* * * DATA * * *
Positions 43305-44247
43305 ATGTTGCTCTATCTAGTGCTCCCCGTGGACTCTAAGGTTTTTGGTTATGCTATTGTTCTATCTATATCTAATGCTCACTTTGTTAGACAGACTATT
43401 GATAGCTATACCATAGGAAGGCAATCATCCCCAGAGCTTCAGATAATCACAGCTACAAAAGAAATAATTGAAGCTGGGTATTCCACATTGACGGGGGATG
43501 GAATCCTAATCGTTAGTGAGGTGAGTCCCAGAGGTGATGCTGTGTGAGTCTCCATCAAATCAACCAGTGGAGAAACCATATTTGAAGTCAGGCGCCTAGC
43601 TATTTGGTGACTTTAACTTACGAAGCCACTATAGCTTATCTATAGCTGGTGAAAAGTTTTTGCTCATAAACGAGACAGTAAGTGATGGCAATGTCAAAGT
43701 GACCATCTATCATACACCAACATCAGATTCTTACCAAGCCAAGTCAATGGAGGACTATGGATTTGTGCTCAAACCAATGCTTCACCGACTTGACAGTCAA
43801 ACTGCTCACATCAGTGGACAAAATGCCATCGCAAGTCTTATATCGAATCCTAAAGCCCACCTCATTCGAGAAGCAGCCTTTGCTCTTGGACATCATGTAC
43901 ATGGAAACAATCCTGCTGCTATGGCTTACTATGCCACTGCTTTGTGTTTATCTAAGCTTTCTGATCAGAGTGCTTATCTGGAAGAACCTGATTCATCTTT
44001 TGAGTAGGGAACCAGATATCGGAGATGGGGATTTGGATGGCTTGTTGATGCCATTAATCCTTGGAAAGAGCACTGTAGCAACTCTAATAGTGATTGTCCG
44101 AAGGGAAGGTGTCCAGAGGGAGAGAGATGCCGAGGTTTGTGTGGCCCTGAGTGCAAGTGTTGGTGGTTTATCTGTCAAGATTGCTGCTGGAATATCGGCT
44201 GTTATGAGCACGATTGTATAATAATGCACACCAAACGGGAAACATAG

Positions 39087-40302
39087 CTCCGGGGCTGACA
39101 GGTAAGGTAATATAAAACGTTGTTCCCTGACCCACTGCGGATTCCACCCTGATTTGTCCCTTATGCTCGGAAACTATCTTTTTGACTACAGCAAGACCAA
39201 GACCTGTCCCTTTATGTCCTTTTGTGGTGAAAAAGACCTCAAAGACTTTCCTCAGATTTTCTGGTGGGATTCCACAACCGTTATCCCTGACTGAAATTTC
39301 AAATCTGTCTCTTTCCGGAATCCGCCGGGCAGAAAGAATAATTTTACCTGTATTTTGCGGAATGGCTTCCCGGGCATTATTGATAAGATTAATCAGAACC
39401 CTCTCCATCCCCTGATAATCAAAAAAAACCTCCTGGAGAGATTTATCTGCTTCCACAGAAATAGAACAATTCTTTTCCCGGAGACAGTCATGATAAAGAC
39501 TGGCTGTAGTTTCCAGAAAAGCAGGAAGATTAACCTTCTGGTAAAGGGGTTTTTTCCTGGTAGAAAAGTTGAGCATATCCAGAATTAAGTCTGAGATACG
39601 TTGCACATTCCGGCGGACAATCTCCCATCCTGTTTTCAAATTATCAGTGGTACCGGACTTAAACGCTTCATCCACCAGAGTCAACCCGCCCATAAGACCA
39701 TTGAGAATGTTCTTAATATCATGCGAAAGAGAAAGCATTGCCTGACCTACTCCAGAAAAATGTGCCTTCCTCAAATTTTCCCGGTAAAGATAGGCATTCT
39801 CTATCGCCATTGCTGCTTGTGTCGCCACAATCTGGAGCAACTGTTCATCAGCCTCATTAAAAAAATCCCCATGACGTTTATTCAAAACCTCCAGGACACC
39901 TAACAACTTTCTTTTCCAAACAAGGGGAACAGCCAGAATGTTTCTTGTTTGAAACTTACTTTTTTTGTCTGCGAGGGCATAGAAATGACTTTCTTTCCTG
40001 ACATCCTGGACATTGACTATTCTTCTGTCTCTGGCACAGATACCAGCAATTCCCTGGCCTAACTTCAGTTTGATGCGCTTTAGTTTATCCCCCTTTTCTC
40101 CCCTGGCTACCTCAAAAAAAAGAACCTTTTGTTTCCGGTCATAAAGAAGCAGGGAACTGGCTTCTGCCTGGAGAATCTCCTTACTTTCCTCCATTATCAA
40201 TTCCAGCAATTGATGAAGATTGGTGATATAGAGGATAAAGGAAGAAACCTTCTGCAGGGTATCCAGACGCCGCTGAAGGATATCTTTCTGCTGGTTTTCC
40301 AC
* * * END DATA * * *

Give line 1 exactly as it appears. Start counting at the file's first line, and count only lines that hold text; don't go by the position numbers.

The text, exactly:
Positions 43305-44247